Prosthetics designer Barrie Gower is nominated not once but twice this Emmy season for his work on The Last of Us and House of the Dragon. It’s a big accomplishment for the previous Emmy winner — three times for Game of Thrones and once for Stranger Things — but it’s all part of a lifelong passion. “I’m one of those annoying people who knew very early on what I wanted to do for a career, in my early teens, really,” he explains.
Gower grew up in the north of England, where his father managed a cinema. “He’d take me to press screenings and showings of films … I got to meet [animator] Ray Harryhausen when I was 4 or 5 years old. I was a big fan of the Sinbad movies, the visible stop-motion characters.”
As he became a teenager, Gower was heavily involved in art — mostly drawings and sculpture. “I came across a magazine called Fangoria,” he recalls, “which highlighted the special effects makeup artists in Hollywood. It showcased all their work. And there were lots of how-to demonstrations in [it], of how things were made. I was a big fan of monster movies, and creatures, and I couldn’t believe when I saw in this magazine that you could do this for a living — people actually made these things and got paid for it. So, I was very much on a mission, quite early on.”
Still, in those early days, his mission felt like more “of a pipe dream.” With the support of his mom, Gower applied for art programs, stumbling upon one promising option at the London College of Fashion. “[The] first year, I didn’t get in because it was a makeup, hair and prosthetics course. I had no evidence of doing any hairstyling or anything like that — no interest, really. But I had a portfolio and they said, ‘Go away, do some hairdressing and come back.’ ” His mother enrolled him in a hairdressing course, and the following year he was accepted at LCF, where he “managed to meet quite a lot of industry professionals.”
Following graduation, he went on to work for the BBC in the visual effects department. “They do loads of different TV shows, and I was getting to do prosthetics, prop-making … all kinds of different techniques. It’s a tiny little community, really, over here. I was fortunate to get involved with a few big prosthetic designers at the time and worked for a lot of different peers and with a creature effects supervisor named Nick Dudman, who was responsible for [effects on] the Harry Potter series.”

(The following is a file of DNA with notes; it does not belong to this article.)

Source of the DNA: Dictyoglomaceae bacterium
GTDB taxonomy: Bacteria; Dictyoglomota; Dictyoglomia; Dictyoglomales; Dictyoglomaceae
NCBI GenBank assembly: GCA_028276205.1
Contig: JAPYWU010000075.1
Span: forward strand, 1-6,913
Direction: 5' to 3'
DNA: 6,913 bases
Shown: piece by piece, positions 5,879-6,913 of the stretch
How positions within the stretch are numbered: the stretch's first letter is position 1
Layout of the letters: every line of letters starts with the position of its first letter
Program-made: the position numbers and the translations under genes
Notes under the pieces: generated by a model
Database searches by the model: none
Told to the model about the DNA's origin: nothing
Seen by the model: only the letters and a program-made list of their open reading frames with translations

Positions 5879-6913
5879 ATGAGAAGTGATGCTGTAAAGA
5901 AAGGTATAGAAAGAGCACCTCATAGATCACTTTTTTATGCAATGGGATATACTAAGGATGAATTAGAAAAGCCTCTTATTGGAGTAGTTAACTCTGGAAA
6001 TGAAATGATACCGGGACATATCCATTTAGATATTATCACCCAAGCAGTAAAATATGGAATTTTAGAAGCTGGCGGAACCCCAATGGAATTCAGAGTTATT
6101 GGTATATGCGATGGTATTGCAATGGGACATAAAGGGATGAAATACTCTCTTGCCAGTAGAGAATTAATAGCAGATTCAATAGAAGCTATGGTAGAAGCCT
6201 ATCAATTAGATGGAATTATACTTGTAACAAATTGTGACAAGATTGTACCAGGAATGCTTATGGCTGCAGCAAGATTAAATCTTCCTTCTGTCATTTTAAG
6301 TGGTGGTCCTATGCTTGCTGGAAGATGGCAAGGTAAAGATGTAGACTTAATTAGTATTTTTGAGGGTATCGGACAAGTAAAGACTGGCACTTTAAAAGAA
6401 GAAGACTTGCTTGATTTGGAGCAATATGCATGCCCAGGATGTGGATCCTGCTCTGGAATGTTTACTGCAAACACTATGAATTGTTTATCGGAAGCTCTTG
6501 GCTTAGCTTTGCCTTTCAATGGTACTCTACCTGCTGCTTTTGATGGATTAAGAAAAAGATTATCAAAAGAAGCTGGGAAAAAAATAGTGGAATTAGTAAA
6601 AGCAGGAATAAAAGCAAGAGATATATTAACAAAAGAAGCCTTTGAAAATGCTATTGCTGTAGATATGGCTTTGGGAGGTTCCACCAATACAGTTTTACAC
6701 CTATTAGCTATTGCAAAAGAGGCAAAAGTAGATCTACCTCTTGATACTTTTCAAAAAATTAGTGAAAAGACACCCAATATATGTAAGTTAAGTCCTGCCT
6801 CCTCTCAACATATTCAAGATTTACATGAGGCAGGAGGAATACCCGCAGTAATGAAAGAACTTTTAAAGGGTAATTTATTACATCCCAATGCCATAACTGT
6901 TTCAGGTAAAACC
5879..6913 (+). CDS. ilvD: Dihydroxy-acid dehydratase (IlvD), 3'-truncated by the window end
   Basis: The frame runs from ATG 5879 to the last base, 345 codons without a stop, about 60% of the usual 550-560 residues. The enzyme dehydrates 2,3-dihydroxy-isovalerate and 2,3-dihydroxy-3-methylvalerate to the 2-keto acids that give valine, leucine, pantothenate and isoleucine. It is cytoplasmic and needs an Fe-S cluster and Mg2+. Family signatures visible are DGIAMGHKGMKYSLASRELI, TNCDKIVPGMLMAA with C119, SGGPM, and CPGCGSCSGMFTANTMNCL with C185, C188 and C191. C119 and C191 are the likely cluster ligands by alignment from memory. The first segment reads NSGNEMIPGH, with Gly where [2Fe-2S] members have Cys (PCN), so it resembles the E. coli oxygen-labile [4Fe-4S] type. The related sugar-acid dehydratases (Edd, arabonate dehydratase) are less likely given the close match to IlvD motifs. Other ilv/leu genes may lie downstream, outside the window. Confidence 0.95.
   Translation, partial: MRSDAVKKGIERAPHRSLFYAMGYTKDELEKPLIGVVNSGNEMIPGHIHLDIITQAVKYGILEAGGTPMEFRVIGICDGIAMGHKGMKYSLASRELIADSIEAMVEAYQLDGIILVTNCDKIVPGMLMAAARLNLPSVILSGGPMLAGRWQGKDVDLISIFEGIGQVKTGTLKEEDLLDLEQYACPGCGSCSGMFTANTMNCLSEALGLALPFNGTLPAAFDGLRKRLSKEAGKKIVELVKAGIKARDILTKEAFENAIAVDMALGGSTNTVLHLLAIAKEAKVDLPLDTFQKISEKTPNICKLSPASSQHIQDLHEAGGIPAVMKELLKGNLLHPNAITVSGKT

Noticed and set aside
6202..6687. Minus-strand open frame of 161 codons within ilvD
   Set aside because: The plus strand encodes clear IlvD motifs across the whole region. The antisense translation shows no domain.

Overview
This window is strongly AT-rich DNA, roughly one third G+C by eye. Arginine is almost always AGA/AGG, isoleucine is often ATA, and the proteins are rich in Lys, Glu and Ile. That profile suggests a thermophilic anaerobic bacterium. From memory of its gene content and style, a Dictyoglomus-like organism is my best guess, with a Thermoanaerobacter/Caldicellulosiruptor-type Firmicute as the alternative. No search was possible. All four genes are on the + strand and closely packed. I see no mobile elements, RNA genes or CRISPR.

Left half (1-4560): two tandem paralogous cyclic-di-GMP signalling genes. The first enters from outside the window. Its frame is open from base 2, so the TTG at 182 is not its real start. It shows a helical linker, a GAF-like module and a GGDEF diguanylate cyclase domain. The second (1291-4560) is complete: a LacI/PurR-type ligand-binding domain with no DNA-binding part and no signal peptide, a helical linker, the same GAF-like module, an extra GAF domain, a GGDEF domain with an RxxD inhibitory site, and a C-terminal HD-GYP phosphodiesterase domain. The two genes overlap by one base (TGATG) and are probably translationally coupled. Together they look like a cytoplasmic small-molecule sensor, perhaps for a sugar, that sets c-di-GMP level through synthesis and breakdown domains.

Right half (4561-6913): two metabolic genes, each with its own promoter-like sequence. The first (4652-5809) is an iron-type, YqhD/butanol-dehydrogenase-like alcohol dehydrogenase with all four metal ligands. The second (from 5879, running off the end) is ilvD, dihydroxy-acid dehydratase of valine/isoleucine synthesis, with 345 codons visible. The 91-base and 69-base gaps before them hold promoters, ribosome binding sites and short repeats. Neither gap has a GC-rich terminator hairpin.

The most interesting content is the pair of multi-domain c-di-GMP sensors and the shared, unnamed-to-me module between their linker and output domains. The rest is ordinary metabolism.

After 10 years working in the Harry Potter film world and then freelancing on other large-scale projects, Gower decided to start his own company, BGFX, with his wife, Sarah, also a prosthetics designer. They’d met working on a film in Budapest. At that time, she was part of the CGI visual effects department. “I always joke and say I brought her to the dark side and took her away from CGI,” he says. She already had an illustrious effects career of her own before joining him as co-director of their makeshift company, having worked at U.K.-based Framestore for several years after time spent at the Jim Henson Co.
BGFX began as an at-home studio but quickly was launched into the big leagues when it received its first major opportunity: designing prosthetics for season four of HBO’s Game of Thrones. “We got the call and got Game of Thrones. That was it, really, no looking back. That was just over 10 years ago. It’s gone from show to show since then.”
Thrones was the beginning of a fruitful relationship with HBO, one that has seen the couple spearheading designs for many more of the network’s biggest hits, among them House of the Dragon and The Last of Us.
For the former, the job primarily centered around the aging and decay of Paddy Considine’s character, the doomed king Viserys Targaryen.
“He had developed this flesh-eating disease, and he starts decomposing over the years,” says Gower. “It’s very different [from] Game of Thrones — the storytelling was told over several decades in this first season. I think Viserys’ illness was a really good tool to show that lapse of time. We also did a full-body makeup on a double of the character who was very slender, and we highlighted all his bone structures, and he had all these ulcerated wounds all over him. We shot Paddy’s performance, and we shot the double’s performance, and effects were able to replace Paddy’s head on the double’s body.”
Simultaneously, BGFX was handling The Last of Us, which Gower is quick to describe as “the biggest thing we’ve ever done.” For that series, the company was tasked with designing and executing a whole world consumed by a fungus, plus the resulting zombie-like creatures that are born out of those spores. They didn’t have to start from scratch, however, relying on the catalog of work created for the original 2013 video game by developer Naughty Dog.
“The IP was so strong that we were never really going to better the beautiful designs from the game,” Gower says.
There were still a lot of creatures to tackle, he notes. “We had about five different stages of Infected makeups, starting from very thin little raised veins, going up to really significant mushrooms and silicone and foam latex prosthetics for body makeups; to silicone appliances [for] our Clickers with these huge floral fungal headpieces; to our Bloater. A British stunt performer, Adam Basil, played [it] in a complete practical suit — it was the equivalent of Adam wearing a sofa.”
It’s gross, but gratifying — the kind of stuff Gower lives for.
This story first appeared in an August stand-alone issue of The Hollywood Reporter magazine. To receive the magazine, click here to subscribe.